This week was Apple’s Worldwide Development Conference--the time when the company announces all its new software, and generally a few pieces of hardware to boot. But Monday was especially significant, as it was the first time we saw the fruits of Jony Ive’s new position as head of human interface--with his sensibilities leaking into software as well as hardware.
Did Apple show anything radical? No. But they did give the iPhone a major facelift in iOS 7, and a series of updates in OS X Mavericks will make Apple’s laptops feel a bit more like Google’s Chromebooks, a decision that teases its unification strategy of mobile and desktop platforms in the years to come.
Here’s the news you need to read from the week, along with what we think it means for Apple’s future of design.
The news leading up to WWDC pointed to a flatter interface for iOS 7. And while the icons have certainly lost their bubbly nature, and skeuomorphism has quieted down, Apple isn’t leaning solely toward minimalism. It’s leveraging transparency and photography to personalize a potentially sterile experience, and iOS uses subtle tricks like a parallax home screen to feel more alive. That said, Apple isn’t redefining the core user interface beyond a few updated gestures. Apple and Ive appear to be relatively content with the fundamental framework of iOS. Read more.
From the outside, it’s hard to know if the narrative of Scott Forstall vs. Jony Ive has any credence, if the two really did have fundamentally different views on design, or if it just made a nice bedtime story. But it turns out that iOS 7 looks a lot like the original iOS, mocked up by Ive’s industrial design team--a vision for iOS that’s nearly a decade old, suggesting that tension between design sensibilities were present after all. With Forstall out of the picture, Apple will move forward with Ive’s original plan. Read more.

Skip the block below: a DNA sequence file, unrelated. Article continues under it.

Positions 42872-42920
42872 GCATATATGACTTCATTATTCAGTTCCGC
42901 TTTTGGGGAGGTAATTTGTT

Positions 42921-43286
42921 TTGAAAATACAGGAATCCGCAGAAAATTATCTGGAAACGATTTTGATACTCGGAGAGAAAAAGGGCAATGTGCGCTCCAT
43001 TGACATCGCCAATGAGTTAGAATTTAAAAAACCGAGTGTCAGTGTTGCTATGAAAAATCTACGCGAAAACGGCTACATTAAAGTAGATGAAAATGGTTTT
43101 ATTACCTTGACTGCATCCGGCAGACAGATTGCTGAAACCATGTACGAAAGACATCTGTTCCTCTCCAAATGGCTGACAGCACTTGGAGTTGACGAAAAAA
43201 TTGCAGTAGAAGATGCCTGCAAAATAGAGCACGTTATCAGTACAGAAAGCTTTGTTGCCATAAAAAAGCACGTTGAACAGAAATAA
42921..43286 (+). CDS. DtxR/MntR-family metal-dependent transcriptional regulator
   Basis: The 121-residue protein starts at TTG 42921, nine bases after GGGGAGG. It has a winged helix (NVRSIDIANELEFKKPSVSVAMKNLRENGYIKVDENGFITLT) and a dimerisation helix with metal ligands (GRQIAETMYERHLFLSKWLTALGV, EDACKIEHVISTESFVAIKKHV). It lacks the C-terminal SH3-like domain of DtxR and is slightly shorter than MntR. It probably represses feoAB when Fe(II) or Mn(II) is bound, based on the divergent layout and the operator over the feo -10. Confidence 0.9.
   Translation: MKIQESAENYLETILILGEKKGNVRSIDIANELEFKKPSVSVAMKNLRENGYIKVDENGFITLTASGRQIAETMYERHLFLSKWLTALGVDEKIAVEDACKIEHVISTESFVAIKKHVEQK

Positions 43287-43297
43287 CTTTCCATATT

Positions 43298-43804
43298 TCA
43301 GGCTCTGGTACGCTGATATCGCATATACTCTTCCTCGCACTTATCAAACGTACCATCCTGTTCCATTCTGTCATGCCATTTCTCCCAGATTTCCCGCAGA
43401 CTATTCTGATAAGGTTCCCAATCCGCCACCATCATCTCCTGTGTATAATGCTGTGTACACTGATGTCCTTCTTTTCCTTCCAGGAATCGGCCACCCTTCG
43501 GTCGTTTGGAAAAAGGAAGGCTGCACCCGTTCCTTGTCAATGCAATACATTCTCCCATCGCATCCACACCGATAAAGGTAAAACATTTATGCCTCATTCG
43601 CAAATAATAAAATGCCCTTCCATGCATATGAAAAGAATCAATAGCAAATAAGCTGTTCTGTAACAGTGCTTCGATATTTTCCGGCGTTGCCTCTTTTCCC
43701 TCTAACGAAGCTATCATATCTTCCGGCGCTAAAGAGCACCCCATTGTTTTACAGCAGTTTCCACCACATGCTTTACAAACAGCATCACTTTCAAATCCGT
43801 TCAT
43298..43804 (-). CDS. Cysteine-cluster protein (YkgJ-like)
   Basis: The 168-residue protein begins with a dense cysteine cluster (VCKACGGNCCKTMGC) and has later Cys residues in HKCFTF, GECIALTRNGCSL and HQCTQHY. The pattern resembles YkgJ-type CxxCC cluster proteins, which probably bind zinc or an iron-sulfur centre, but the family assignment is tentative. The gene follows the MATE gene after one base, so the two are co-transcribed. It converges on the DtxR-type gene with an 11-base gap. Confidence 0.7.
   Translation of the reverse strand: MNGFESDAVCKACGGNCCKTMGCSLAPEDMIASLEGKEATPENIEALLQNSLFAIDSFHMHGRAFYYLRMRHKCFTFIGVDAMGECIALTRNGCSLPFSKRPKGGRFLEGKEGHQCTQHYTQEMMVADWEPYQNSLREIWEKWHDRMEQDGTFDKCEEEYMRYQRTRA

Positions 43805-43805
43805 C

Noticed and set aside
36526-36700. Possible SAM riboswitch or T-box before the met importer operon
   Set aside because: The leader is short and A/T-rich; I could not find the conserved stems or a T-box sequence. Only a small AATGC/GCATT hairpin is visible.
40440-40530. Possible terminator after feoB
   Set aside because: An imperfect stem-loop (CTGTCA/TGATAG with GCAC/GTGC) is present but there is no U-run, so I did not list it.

We get it already, Ive triumphed over Forstall and good won over evil. But to generalize that skeuomorphism is inherently bad is to overlook its importance in the heritage of technology and, specifically, user interface. If Apple had never been skeuomorphic, they’d have never been Apple. Read more.
Believable rumor has it that iOS 7’s bright icon-driven color palette wasn’t the product of Apple’s designers but their marketing department. And truth be told, that was a very clever strategy that won’t affect the user experience nearly as much as most naysayers think. Into the future, Apple’s marketing and design could become even more intertwined, not so differently than we see in Hollywood and processed foods (sorry if that sounds depressing!). Read more.
Much of iOS 7 may contain the old ideas of Apple’s hardware design team. But transparency, living wallpapers, and full-page multitasking were ideas borrowed from Microsoft, Google, and Palm, respectively. (And that’s not even everything!) Of course, in the hands of Apple, individual design tricks build toward a greater experience that no one has learned to duplicate, which is why Apple probably won’t stop stealing ideas anytime soon. Read more.
As companies like Google are prioritizing design, Apple has begun reminding the world that design is and always has been its department--and that something being simple or convenient doesn’t mean it’s well-designed. I actually read this message, alongside Apple’s flatter (but not dead) OS, as a reaffirmation that Apple is still designing for delight rather than crafting the most starkly beautiful products possible. Read more.
More than once at the keynote, Apple execs referenced "the next decade" for the company. But in reality, what they showed at WWDC was more about the last decade than the next--fixing old mistakes with a solid basecoat over the designs of yore. It’s when Apple paints the next coat that we’ll really get to see what the next 10 years have in store for both them and us.